With special thanks to Constituting America and Heritage College, we will be taking part in their project:The U.S. Constitution: A Reader. It is a 90 day challenge to learn and dive deeper into understanding the Constitution.
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Thomas Jefferson’s Letter to Roger Weightman
Who is Roger Weightman?
Roger was born in 1787 and died in 1876. He was a politician and business man; starting in the printing business, he later maintained a number of shops. During the time he spent as Mayor of Washington D.C. from 1824 to 1827, he became head of the 1825 committee for the inauguration of John Q. Adams.
Weightman was always at the center of Washington’s social activity. Some of Rogers accomplishments during his busy social life included finding time to:
- Be curator of the Columbia Institute
- Founding member of the Washington National Monument Society
- Librarian of the U.S. Patent Office
- General in the Union Army during the Civil War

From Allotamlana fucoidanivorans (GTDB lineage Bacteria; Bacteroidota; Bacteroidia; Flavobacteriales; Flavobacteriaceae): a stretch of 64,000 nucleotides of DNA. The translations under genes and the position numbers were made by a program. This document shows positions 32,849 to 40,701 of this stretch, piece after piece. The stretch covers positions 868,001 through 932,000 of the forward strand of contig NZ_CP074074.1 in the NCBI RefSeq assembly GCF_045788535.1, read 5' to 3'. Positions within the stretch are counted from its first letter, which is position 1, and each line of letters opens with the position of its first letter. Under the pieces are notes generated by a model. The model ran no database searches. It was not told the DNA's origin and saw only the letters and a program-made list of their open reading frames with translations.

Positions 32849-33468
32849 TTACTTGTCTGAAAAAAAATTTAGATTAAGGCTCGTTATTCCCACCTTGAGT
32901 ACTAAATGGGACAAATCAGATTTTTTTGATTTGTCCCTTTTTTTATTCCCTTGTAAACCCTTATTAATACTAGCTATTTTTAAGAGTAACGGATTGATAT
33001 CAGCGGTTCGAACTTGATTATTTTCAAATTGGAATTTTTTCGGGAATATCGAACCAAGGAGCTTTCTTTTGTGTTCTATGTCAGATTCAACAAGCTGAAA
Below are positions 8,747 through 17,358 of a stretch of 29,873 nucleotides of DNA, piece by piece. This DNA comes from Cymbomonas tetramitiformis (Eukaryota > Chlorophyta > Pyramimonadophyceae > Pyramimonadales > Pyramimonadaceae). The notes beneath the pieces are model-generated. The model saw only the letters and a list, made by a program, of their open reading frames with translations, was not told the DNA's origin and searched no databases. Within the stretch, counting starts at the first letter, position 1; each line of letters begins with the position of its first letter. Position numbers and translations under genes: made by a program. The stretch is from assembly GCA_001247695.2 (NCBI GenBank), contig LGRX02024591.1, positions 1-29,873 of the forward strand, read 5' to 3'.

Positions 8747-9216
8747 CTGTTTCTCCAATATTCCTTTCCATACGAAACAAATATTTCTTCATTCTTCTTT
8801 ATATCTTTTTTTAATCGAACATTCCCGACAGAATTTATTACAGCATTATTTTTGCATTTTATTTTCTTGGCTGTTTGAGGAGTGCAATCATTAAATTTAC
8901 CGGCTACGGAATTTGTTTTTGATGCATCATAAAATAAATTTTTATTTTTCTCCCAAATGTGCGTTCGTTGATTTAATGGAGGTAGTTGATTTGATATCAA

How did Jefferson know Weightman?
Thomas Jefferson continued to write all the remainder of his life. And, important to a writer would be one who would operate a printing press. Who better than to pick the one at the center of the social scene than Roger Weightman. Both men were very respected at the time.
The Letter to Roger Weightman
Roger wrote to Jefferson inviting him to the fifty year anniversary of America declaring its Independence. When Jefferson received the invitation, he was ill and just days before his death. So, this letter was the last piece of correspondence from Thomas. Although it was among his final words before his death on July 4, 1826, this letter is the culmination of Jefferson’s work.
Short and sweet, his words speak volumes about how he felt about America and what it stood for, and what others should see her as.
Here are a few select words that sum it all up:
“. . . and to have enjoyed with them the the consolatory fact, that our fellow citizens, after half a century of experience and prosperity, continue to approve the choice we made. May it be to the world, what I believe it will be, (to some parts sooner, to others later, but finally to all,) the signal of arousing men to burst the chains under which monkish ignorance and superstition had persuaded them to bind themselves, and to assume the blessings and security of self-government.
“These are grounds of hope for others. For ourselves, let the annual return of this day forever refresh our recollections of these rights, and an undiminished devotion to them.”
For one to have looked back on his life and career, Thomas Jefferson certainly had pride in his impact for the cause of America.
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